A) aids digestion of the spermatophore wall (Wang et al., 2013b). Therefore, as Esserpin-3 was detected at high levels in the accessory gland of E. sinensis, we further researched whether this protein involved in subsequent spermatic events, including sperm capacitation and release.

3.5. Temporal expression of Esserpin-3 protein in response to an egg water induced acrosome reaction in E. sinensis spermatozoa Sperm lack intrinsic fertilizing capacity and will only fuse with an oocyte after the AR has occurred. Under normal conditions, the sperm AR take place in the female genital tract and is induced by cumulus cells and the zona pellucida. However, we mimicked the AR process in vitro by using egg water to induce the reaction (Toyoda and Chang, 1974). We used immunofluorescence to detect the expression of Esserpin-3 during the egg water induced AR. Esserpin-3 was detected at a high level in E. sinensis spermatozoa (Fig. 8A, B); however, as the AR proceeded, the level of Esserpin-3 gradually decreased (Fig. 8C–H), and could not be detected at 40 min (Fig.8I, J). Our results are similar to those observed with HongrES1 and Protein C Inhibitor; the expression of these two serpins were shown to be reduced during the AR (Elisen et al., 1998; Ni et al., 2009). Therefore, Esserpin-3 may control the AR process in E. sinensis in a manner similar to HongrES1 and Protein C Inhibitor as a decapacitation factor.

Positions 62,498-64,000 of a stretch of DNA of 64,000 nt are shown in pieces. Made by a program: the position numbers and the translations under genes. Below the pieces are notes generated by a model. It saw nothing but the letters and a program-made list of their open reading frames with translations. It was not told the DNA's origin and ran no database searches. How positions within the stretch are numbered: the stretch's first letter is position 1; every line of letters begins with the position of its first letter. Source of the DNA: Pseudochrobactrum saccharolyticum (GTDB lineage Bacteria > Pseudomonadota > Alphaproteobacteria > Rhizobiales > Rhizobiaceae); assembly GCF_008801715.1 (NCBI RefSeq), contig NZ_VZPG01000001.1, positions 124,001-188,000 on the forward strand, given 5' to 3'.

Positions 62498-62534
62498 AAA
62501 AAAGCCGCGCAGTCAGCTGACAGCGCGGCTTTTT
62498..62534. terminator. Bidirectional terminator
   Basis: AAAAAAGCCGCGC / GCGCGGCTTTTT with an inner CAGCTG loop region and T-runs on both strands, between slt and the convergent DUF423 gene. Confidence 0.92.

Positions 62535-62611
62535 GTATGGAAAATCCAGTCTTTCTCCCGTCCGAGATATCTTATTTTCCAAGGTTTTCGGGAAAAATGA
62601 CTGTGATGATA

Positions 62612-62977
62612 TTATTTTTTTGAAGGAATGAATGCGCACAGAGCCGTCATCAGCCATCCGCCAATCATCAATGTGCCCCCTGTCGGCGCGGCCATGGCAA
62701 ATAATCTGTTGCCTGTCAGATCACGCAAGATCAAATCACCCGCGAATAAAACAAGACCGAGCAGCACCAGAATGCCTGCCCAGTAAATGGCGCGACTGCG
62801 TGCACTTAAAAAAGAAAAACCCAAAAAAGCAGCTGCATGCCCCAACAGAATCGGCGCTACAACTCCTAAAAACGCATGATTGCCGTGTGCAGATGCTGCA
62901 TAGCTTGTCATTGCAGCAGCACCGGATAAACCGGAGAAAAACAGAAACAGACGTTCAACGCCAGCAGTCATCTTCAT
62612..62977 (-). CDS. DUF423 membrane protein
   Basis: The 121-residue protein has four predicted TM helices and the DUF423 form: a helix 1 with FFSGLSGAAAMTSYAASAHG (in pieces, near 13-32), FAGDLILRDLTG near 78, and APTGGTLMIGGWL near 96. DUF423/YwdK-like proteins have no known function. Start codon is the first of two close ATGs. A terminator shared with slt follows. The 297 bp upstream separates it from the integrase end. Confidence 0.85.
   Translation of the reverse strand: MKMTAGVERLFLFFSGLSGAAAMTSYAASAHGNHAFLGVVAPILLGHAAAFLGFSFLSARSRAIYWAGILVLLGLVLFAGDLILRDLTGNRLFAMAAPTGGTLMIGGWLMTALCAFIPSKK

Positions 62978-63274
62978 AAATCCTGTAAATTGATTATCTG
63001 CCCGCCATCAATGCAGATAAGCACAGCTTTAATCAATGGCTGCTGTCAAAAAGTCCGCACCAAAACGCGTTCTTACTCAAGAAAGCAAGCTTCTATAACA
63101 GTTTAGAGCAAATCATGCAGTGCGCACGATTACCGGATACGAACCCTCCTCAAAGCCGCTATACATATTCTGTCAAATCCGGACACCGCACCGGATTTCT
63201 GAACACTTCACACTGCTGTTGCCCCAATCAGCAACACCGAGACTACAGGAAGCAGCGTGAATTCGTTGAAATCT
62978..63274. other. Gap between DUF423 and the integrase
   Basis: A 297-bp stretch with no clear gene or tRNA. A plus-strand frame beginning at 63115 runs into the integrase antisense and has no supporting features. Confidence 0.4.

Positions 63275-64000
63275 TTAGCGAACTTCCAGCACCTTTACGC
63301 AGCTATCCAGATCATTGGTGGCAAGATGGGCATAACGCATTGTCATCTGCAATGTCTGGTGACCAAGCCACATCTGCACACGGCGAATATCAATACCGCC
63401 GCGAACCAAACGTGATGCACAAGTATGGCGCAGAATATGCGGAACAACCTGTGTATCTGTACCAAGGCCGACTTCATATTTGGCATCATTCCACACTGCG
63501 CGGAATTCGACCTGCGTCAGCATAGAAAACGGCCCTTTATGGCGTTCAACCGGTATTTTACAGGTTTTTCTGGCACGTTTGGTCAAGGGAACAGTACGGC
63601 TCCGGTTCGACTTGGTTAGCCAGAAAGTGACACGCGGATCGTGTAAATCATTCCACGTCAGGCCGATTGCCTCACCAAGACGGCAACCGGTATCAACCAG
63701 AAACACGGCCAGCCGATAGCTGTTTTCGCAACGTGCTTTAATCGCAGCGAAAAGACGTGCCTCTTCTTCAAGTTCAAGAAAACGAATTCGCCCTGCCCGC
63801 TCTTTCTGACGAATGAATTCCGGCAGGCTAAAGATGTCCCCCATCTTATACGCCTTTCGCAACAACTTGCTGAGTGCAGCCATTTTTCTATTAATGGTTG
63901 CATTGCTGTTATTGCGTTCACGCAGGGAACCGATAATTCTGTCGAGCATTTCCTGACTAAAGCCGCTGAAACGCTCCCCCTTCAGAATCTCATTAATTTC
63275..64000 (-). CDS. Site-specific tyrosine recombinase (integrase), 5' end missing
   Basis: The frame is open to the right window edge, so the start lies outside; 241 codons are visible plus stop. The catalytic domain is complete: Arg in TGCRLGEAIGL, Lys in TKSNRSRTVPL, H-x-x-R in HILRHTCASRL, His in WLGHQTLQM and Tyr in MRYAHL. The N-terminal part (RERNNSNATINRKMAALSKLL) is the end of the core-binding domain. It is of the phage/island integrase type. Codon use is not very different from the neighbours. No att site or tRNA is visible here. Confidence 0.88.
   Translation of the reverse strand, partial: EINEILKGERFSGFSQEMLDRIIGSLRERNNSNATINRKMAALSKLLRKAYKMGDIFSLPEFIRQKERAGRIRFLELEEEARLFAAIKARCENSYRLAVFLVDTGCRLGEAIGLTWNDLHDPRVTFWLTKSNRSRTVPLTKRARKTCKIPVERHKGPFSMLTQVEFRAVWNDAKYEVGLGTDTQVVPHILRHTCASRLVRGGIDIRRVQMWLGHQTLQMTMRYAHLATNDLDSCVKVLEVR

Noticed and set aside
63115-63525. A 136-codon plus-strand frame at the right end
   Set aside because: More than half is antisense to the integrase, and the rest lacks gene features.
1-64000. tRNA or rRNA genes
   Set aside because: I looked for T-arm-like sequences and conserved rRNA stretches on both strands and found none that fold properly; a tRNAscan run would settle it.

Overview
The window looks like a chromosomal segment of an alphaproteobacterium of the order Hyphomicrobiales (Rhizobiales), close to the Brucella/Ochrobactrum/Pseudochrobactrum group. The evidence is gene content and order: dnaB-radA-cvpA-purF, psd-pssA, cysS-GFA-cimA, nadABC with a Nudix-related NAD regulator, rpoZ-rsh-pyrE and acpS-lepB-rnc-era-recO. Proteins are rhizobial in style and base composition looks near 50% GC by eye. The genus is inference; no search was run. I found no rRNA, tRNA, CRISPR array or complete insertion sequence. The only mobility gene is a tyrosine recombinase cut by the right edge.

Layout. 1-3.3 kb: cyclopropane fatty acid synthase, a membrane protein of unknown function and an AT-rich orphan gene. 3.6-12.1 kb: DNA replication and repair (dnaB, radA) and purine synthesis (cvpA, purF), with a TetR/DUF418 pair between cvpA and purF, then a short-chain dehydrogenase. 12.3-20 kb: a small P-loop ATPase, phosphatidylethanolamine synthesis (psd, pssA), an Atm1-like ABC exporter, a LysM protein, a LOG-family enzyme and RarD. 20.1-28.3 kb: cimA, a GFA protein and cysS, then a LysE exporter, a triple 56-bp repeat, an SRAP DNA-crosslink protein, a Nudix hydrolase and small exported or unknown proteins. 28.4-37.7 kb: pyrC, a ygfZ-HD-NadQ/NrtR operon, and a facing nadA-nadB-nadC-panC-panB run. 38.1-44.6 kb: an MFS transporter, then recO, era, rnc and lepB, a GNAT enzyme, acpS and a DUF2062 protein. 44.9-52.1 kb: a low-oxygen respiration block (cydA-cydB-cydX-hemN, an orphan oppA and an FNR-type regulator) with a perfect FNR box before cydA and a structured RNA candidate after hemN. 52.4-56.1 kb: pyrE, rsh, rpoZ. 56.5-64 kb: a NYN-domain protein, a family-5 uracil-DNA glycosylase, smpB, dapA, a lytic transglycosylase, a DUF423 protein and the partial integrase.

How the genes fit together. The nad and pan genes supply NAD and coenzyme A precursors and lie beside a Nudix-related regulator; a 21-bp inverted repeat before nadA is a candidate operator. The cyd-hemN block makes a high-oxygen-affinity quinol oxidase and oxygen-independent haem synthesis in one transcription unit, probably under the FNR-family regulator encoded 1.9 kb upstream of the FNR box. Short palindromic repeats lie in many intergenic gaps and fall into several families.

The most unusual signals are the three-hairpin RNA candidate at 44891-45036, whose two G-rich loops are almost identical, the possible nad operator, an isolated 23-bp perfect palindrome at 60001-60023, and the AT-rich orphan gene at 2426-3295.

Fig. 8. Immunofluorescent staining of the temporal expression of Esserpin-3 protein in spermatozoa after acrosome reaction induction with egg water. (A, B) Sperm digested by accessory gland (AG) secreted proteins were incubated by egg water. The reaction was terminated by 4% paraformaldehyde at (C, D) 10 min, (E, F) 20 min, (G, H) 30 min, and (I, J) 40 min. Slides were firstly incubated with anti-HongrES1 antiserum, then were treated with FITC-conjugated goat anti-rabbit IgG, and were finally incubated with DAPI. Bar: 0.1 mm.

Please cite this article as: Li, Q., et al., Characterization and expression analysis of serpins in the Chinese mitten crab Eriocheir sinensis, Gene (2015),

Q. Li et al. / Gene xxx (2015) xxx–xxx